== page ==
PORTLAND, Ore. – North America’s largest truck manufacturers says it is time somebody did something to prop-up used-truck prices, and the company’s president and chief executive officer Jim Hebe says he’s just the man for the job.
“I wouldn’t call it a crisis, I would call it a challenge. The used truck challenge,” says Hebe. “We look at it now as an opportunity.”
He insists, however, that before you can understand how to fix the problem, you first have to understand why used truck prices have dropped so dramatically of late.
According to Hebe, the recent boom years saw manufacturers, dealers and credit companies concern themselves with nothing more than volume.
“Dealers were getting killed on leases,” he explains. “They had all of the tax liability up front of the cash flow, so (they) demanded to be paid up front by the finance companies.”
Credit companies were forced to accept all of the risk in leasing trucks to owner/operators, which they gladly accepted at the time for fear of missing out on a flood of revenue.
“Not to be critical of the dealers, but dealers had no recourse,” complains Hebe. “Credit companies were left standing alone … If a contract was repossessed, everything was put on the finance company.”
Since dealers were unwilling to pay realistic prices for repossessed rigs, which fetched even lower values at auction, Hebe says US$85,000 worth of truck would sell for only $20,000 to $15,000.
As a result, finance companies boosted lease rates to help recoup their losses and truck payments, of $2,000 to $2,400, became commonplace for O/Os. Once fuel prices spiked, the independents didn’t stand a chance, Hebe contends.
“We absolutely killed a lot of O/Os – guys who otherwise would’ve made it in this business,” admits Hebe.
“Auctions destroyed the value of used trucks and that has to stop.”
He says Freightliner’s plan is to revamp the way it markets used trucks by improving the financing of smaller operators.
The policy will “startle the industry, but it will … preserve and protect the value of used trucks,” insists Hebe. For dealers it means “the dreaded ‘R’ word: recourse. That’s going to make me unpopular, but it’s time somebody said it.”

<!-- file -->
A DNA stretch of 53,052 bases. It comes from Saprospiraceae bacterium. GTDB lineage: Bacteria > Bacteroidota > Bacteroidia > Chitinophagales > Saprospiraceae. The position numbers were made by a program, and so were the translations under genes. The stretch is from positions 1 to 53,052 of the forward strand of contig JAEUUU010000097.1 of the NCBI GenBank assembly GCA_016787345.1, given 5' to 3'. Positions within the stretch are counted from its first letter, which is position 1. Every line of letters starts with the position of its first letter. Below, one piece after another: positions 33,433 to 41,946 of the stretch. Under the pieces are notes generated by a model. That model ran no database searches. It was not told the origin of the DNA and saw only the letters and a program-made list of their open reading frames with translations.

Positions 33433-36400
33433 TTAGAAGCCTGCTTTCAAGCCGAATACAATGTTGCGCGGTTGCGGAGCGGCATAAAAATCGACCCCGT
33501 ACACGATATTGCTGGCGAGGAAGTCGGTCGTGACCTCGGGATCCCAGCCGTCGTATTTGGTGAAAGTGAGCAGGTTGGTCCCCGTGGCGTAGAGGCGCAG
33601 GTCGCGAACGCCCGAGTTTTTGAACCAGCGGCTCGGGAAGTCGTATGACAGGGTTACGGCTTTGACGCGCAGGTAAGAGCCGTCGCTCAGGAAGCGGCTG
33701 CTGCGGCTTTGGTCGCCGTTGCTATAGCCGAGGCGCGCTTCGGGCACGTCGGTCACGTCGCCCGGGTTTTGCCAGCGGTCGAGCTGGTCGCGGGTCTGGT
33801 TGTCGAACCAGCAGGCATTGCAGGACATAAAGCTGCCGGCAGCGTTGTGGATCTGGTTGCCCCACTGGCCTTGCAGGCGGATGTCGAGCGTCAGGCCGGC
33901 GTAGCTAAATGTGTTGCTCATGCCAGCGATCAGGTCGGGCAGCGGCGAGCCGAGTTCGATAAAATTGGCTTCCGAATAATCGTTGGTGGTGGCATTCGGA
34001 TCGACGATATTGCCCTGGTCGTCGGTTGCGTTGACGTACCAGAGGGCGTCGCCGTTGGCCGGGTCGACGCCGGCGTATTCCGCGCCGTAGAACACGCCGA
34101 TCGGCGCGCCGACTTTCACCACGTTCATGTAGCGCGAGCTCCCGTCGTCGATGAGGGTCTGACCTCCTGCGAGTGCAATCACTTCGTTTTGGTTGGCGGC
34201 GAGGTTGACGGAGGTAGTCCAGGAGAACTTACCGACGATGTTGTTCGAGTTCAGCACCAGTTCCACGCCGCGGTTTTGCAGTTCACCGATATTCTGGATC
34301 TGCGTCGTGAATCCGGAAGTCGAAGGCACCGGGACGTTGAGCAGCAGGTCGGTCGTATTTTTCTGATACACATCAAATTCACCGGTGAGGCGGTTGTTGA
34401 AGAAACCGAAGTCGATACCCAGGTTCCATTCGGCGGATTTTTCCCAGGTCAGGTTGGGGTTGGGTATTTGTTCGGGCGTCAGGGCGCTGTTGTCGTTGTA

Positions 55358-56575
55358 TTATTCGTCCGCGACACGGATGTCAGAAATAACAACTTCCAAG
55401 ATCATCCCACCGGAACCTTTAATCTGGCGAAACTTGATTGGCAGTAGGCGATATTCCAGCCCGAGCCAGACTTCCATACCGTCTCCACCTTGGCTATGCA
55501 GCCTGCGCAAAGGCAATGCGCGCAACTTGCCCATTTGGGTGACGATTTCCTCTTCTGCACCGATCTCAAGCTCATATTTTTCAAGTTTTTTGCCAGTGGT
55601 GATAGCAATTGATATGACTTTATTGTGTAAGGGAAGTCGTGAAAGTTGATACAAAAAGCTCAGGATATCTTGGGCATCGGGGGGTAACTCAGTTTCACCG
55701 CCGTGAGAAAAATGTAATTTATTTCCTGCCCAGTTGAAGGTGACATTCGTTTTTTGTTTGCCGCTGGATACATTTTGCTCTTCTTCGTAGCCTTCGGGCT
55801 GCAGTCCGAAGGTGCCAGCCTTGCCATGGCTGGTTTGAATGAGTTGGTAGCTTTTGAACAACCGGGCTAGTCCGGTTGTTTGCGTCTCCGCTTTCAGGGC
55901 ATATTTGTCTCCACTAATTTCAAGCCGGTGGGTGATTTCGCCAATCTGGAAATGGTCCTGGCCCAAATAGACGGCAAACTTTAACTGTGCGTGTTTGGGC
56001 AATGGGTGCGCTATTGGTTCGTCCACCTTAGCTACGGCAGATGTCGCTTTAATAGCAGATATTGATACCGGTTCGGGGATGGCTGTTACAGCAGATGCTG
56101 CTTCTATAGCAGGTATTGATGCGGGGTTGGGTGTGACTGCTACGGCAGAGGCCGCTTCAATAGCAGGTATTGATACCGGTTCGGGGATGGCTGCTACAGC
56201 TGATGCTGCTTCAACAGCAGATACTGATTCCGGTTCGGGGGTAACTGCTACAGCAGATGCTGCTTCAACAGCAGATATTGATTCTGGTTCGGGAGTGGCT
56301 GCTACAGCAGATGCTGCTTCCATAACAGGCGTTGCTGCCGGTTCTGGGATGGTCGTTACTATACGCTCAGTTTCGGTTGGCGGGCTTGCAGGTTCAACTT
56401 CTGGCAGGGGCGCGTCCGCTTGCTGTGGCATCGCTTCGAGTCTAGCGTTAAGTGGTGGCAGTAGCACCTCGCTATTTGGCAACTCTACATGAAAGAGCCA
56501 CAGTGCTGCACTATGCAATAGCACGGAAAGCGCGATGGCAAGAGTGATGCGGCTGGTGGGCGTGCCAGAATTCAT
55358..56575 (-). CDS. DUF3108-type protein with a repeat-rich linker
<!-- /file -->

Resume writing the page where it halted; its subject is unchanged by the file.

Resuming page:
While he didn’t give exact details of the new credit scheme, Hebe did promise that the risk will be shared among Freightliner LLC, dealers and finance companies so that the credit rates on second-hand trucks will come under control. Key to the plan will be a doubling of the number of Selectruck dealerships, over the next year, to almost 70 across Canada and the U.S. The company’s research indicates truckers simply won’t travel far to buy equipment, be it new or used.
“We can’t continue to sell new trucks to people who should be in used trucks,” he says. Given the price of diesel, he insists O/Os need to keep their truck payments in the neighborhood of $1,500 or less.
“If you’re over $1,600 to $1,800, you’re dead,” adds Hebe. He says its, “no coincidence” that Freightliner spent a Saturday talking to its captive finance company. The alternative is to do nothing, and let depressed used-truck prices change the way large carriers do business, he argues.
Depreciation rates would jump, from eight cents-a-mile to 20 cents, and truck load fleets would need to hold equipment longer and shift to the business model of LTL fleets. This would mean shouldering the cost of adding repair and maintenance facilities where few exist today, Hebe explains. (To say nothing of the work it would take to find mechanics, given the current shortage.)
“Unless something dramatically happens on the used-truck side of our business, the industry structure will change forever,” says Hebe. “(We’re trying to) not only protect our dealers, but also our customers … No one else is doing anything about it, we have to.” n
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